Government agency restricts access to levelled bike park site
A government agency that levelled a children's bike park on Christchurch red zone land has installed signs warning against trespassing on the site.
A group of up to eight youths spent more than three months constructing jumps and berms on a 100 metre stretch of land on Richmond Hill in Sumner. Last week, contractors flattened the boys' work.
Land Information New Zealand (LINZ), which owns the land acquired after the 2011 earthquake buyouts, said the soil mounds were hindering maintenance of the property.
It has now installed "no trespassing" signs along the boundary.
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LINZ land and property manager Matt Bradley said the signs were replaced earlier this week, as soon as LINZ became aware they were not there.
"Any time that people are wanting to use red zone land they've just got to make sure that they contact LINZ and give us an opportunity to talk to them," he said. "If we're not contacted obviously we can't help."
Parents on Thursday called the latest move "bullish" and "draconian".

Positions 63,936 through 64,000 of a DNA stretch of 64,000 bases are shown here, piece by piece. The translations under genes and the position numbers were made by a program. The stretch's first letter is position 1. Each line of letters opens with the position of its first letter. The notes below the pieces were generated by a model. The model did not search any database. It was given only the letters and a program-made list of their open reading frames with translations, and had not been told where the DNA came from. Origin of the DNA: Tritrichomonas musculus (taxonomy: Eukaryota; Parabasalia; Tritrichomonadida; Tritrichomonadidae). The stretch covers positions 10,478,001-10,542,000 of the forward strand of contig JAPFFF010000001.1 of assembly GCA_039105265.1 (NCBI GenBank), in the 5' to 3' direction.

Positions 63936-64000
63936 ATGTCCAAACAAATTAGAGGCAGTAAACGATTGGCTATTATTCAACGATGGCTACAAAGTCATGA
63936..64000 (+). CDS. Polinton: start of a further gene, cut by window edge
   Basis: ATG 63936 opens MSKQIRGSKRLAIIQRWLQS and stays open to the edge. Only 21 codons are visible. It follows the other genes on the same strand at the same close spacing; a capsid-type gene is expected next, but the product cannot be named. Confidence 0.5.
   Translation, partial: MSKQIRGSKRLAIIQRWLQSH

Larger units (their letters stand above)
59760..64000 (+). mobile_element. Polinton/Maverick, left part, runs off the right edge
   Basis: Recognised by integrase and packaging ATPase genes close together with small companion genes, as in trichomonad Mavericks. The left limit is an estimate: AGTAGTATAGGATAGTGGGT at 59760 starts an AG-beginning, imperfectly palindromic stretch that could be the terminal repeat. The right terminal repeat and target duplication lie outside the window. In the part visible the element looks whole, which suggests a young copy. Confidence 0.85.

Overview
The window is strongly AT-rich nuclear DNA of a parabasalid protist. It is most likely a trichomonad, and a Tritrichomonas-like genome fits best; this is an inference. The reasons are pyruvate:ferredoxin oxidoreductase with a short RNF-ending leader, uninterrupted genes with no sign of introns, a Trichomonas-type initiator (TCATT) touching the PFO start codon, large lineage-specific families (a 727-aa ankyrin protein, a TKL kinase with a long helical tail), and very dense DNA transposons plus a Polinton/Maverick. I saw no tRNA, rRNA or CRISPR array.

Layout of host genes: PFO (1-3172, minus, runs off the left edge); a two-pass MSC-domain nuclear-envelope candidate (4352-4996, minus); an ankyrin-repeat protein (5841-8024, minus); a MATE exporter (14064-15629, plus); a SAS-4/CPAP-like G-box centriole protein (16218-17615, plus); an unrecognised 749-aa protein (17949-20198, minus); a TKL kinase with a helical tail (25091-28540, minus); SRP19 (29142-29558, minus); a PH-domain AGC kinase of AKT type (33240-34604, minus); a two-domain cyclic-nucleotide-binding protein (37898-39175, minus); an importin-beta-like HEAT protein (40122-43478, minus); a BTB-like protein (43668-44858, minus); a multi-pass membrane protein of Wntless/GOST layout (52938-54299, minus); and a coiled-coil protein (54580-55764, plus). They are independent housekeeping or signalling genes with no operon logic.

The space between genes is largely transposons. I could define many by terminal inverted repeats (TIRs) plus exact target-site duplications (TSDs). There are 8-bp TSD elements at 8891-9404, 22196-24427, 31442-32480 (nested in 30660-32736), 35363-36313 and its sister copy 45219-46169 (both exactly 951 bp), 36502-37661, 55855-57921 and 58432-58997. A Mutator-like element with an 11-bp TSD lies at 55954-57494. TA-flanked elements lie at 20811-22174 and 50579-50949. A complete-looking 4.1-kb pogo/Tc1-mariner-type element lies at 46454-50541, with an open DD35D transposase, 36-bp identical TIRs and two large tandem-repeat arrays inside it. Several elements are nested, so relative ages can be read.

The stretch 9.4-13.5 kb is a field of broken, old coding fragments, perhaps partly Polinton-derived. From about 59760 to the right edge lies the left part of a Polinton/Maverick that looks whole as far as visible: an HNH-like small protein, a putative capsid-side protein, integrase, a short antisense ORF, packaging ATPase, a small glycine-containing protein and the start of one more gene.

Andrew Docking, whose son was one of the track builders, said the signs and a padlock by the gate were "absolutely ridiculous".
"I think it's a continuation of bullish behaviour ... it's just flexing muscles that don't need to be flexed.
"They just need to sit down and say, is there a better way to do this. Maybe they need to run a wire fence down the cliff."
Bradley said there were "a couple" of sites on Wakefield Ave, down the hill, that could be suitable.
"From our point of view, the site that was being used we had some concerns around the proximity of the bike park to the cliff edge.
"Obviously there are other sites in Sumner as well that we suggested might be more suitable."
But Docking, who spoke to LINZ, said so far there had been no discussion of better sites.
"They were saying everything you would expect them to say in their position – they're looking after Crown land and it's their job to make sure people are safe.
"I get all that, I certainly wasn't questioning their role. What I was questioning was how they apply those rules and why didn't they just have a chat with the kids and say there's a better day to deal with this."
Another parent, Erik Ellis, said added signage was "draconian".
"It's unfortunate. There were quite a few people who enjoyed the space," he said.